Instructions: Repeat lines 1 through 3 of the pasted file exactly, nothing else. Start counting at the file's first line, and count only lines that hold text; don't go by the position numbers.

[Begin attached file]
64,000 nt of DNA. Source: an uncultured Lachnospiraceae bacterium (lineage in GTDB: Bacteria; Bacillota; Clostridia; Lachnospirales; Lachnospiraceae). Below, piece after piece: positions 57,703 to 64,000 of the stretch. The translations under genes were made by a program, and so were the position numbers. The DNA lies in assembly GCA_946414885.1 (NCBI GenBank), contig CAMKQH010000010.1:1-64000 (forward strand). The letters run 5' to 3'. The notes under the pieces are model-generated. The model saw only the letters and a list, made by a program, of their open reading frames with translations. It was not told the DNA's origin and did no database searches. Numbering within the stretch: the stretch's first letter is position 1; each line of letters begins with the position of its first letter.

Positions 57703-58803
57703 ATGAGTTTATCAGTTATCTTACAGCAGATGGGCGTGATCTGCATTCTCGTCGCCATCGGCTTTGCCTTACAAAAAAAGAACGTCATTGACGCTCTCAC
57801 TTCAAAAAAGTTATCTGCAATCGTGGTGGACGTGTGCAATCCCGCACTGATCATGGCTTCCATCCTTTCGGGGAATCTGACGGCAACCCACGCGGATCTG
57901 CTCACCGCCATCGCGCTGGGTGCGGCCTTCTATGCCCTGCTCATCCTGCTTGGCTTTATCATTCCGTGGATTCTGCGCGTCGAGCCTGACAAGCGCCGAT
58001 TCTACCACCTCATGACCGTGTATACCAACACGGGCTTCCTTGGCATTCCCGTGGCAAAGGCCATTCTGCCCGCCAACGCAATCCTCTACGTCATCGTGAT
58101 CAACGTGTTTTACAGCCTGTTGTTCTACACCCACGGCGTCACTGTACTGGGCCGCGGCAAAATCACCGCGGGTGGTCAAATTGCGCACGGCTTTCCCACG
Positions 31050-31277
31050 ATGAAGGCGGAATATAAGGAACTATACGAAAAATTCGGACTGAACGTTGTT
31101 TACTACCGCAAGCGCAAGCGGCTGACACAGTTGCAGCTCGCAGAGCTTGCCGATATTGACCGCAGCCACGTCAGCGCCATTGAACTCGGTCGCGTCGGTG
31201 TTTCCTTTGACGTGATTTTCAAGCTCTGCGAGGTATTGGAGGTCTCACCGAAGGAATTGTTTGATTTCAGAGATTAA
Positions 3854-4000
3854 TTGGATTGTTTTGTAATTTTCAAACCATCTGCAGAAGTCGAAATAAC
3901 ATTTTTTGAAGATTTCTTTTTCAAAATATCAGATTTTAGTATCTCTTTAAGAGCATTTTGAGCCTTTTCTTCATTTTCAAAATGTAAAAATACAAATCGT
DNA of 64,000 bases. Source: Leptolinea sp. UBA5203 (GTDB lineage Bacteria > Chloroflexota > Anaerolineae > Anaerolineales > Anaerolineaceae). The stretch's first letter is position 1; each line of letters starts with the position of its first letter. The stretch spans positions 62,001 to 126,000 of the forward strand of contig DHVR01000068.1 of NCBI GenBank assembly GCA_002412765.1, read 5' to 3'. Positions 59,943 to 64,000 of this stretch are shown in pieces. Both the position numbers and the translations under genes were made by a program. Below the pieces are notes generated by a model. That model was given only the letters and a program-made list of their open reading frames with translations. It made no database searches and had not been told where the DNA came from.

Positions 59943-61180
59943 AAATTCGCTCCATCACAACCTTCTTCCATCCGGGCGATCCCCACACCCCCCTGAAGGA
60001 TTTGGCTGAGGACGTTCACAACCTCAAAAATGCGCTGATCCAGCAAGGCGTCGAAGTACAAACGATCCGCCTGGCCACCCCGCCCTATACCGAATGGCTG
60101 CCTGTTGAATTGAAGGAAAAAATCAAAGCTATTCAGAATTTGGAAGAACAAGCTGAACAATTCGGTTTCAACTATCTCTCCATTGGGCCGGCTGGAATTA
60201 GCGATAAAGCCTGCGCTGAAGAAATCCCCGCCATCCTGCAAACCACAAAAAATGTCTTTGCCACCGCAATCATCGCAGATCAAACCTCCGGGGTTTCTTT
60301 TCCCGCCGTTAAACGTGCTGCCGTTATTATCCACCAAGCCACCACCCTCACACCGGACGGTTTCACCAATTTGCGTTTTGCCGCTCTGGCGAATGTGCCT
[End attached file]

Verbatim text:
64,000 nt of DNA. Source: an uncultured Lachnospiraceae bacterium (lineage in GTDB: Bacteria; Bacillota; Clostridia; Lachnospirales; Lachnospiraceae). Below, piece after piece: positions 57,703 to 64,000 of the stretch. The translations under genes were made by a program, and so were the position numbers. The DNA lies in assembly GCA_946414885.1 (NCBI GenBank), contig CAMKQH010000010.1:1-64000 (forward strand). The letters run 5' to 3'. The notes under the pieces are model-generated. The model saw only the letters and a list, made by a program, of their open reading frames with translations. It was not told the DNA's origin and did no database searches. Numbering within the stretch: the stretch's first letter is position 1; each line of letters begins with the position of its first letter.

Positions 57703-58803
57703 ATGAGTTTATCAGTTATCTTACAGCAGATGGGCGTGATCTGCATTCTCGTCGCCATCGGCTTTGCCTTACAAAAAAAGAACGTCATTGACGCTCTCAC